>> The day of the resurrection itself, Easter Sunday, looks strangely like a normal Sunday, after which I’ll head off to see my family for roast lamb and an Easter Egg (looking hopefully at you here, Mum), and probably a good nap.

That, I’m told, is doing Holy Week properly. And truth be told, I’m nervous.

Nervous about the length of the services, watches, vigils. Nervous about the number of services that need rehearsals, of not knowing what I’m meant to do, of tripping over my alb. Nervous about feeling like a fraud. Nervous about falling asleep at the point I’m supposed to be watching and praying, just like the disciples did. Nervous about my mind wandering and whether I’ll really pray at all.

I’m afraid that I won’t understand what we’re doing and why. That I’ll just get more and more frustrated, and spend the week wishing I was elsewhere. I’m afraid that it will all feel alien.

But yesterday as we arrived at the front of church, first bit of choreography and procession complete, the organ struck up the Graham Kendrick classic “Make Way”, and my heart was strangely warmed. There was something about singing this all too familiar song in what still feels like an unfamiliar context, that moved me.

I felt Jesus whisper, “It’s still all about me. You know me. It’s about me.” And it’s that truth which makes me not only nervous, but also expectant this week.

It’s all about Jesus; yes, I know Jesus. The Jesus I came to know through youth groups and sermons, the Jesus I met in charismatic worship and intense Bible studies, the Jesus who sustained me through difficult times as a teenager, the Jesus I wrestled with in my studies, the Jesus who stuck with me when I wobbled, the Jesus I speak with each day – this week is about him.

And I trust that he’s got plans for this week; that as I commit to showing up, to fumbling my way through the unfamiliar, through the many words and the long silences, he’ll meet me in some way. And if I catch a glimpse of him, that’s got to be enough for me. Our priest here speaks often of entering more deeply into the mystery during Holy Week. I don’t really know what that will mean but I think I’m up for it.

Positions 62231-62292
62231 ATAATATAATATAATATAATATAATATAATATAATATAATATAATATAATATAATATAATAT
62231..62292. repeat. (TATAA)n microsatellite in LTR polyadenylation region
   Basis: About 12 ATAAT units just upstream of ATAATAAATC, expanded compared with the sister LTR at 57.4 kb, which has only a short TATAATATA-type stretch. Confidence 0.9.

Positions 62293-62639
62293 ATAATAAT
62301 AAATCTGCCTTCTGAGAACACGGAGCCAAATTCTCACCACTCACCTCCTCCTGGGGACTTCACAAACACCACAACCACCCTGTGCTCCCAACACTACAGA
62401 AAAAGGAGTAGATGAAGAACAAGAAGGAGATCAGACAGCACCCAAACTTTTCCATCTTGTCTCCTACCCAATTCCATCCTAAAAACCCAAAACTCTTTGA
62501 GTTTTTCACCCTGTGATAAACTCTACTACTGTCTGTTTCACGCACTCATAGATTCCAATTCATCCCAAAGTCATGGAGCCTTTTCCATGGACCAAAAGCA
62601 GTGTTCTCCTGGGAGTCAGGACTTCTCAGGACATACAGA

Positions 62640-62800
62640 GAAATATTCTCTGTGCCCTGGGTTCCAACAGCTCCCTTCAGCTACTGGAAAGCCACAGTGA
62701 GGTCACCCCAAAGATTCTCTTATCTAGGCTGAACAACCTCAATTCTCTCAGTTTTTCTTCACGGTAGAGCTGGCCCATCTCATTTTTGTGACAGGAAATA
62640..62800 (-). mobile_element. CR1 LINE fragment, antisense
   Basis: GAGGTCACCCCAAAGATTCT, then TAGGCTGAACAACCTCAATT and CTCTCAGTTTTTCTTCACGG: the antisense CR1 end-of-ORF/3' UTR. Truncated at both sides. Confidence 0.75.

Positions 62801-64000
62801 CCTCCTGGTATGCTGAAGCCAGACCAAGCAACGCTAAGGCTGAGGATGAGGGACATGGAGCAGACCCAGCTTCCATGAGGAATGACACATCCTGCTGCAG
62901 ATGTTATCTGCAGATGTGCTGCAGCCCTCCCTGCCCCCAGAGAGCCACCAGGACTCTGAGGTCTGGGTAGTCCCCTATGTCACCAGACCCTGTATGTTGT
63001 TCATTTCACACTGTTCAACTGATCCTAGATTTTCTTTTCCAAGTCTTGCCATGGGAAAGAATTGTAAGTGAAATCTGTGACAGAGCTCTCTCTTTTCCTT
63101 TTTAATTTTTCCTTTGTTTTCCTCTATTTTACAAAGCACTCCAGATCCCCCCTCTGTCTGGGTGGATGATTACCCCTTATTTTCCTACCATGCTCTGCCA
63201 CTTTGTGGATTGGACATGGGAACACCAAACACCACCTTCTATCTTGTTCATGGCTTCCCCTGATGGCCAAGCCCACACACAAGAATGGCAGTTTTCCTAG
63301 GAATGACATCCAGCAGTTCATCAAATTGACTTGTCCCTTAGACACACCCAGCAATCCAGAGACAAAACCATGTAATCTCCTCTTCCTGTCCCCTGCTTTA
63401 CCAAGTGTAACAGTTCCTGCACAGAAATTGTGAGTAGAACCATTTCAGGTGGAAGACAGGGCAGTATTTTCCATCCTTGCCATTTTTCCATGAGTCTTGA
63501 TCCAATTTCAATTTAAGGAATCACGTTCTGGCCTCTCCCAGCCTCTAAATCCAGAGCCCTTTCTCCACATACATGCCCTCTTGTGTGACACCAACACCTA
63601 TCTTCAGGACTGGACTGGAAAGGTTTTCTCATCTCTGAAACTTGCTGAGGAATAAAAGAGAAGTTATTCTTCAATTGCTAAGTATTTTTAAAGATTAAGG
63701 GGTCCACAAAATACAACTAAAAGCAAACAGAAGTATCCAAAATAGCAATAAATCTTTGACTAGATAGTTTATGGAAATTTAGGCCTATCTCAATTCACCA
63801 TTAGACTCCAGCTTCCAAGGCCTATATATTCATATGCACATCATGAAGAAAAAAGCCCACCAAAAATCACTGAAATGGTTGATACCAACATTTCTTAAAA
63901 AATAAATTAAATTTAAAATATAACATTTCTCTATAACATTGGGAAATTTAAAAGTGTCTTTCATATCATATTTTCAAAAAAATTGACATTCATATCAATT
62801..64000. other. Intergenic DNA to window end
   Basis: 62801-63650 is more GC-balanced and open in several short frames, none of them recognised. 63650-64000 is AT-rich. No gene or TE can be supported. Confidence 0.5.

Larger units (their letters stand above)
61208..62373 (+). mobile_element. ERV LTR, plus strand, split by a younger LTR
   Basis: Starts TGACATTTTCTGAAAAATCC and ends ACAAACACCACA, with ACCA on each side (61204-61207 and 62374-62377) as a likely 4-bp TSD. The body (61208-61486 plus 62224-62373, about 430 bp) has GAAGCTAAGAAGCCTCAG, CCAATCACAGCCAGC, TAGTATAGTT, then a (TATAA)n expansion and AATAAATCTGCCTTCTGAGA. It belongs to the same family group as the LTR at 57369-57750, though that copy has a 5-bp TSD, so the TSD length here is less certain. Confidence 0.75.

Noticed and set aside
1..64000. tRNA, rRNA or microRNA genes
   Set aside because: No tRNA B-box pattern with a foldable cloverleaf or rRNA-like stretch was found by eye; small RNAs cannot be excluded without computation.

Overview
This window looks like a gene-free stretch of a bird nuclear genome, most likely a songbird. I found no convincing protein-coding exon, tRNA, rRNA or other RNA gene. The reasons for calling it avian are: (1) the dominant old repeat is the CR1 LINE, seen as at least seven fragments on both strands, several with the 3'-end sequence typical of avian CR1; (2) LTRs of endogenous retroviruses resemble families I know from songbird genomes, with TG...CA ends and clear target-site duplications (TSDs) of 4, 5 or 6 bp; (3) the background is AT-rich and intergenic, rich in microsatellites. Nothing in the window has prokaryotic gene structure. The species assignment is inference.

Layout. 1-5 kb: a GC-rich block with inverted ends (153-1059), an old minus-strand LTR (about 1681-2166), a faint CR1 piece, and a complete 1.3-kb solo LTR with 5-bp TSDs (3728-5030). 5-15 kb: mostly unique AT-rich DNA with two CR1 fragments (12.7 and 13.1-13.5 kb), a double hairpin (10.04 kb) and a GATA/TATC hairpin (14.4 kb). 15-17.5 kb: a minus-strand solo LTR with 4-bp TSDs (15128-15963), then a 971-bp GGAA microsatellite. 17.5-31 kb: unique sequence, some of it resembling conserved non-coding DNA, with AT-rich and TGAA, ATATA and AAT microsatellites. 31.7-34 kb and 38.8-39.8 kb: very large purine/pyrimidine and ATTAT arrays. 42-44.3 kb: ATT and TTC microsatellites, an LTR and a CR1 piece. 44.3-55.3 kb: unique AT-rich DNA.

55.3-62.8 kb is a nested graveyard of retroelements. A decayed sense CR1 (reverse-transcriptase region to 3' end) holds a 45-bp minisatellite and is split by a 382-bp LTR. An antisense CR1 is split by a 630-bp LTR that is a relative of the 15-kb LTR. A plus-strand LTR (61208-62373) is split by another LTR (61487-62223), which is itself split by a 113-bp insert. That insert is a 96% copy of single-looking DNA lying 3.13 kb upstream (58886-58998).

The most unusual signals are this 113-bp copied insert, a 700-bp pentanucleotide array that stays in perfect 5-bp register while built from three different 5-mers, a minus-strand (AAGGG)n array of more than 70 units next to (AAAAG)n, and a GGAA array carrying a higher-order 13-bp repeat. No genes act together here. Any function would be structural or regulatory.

Worship might look a little different to what I’m used to. The smells and the rituals and the words might not be the ones I’d choose – though I’m sure there’ll be some I come to love. But whatever else I discover this week, I know Jesus, and I know it’s him I want to worship in the days ahead.

See you on the other side!

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About Claire

@claireylegs Keen on Jesus. Keen on justice. Ministry assistant in the Great North East. Blogger. Find me in: coffee shop / church / pub / bed.
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One Response to In at the deep end: doing Holy Week wholly.

  1. suffolkvicar says:

    Thank you so much Claire – having spent 30 years doing Holy Week ‘big’ it was good to see to through fresh eyes. Hope the sermon went well tonight. As I have grown (i hope!) in service I have found the Chrism Eucharist a key service for me and an opportunity to pray for every single one of my sister and brother priests as they lay down burdens past and take up fresh opportunities for service. In our Diocese we have begun the habit of offering healing prayer for clergy – where there is fresh oil to hand – at the end of the service… It is a rather long queue.

    ‘Make Way’ on Palm Sunday is a stroke of genius – tell your organist I have told my organist to add it to net year’s Palm Sunday hit list of hymns.

    Pax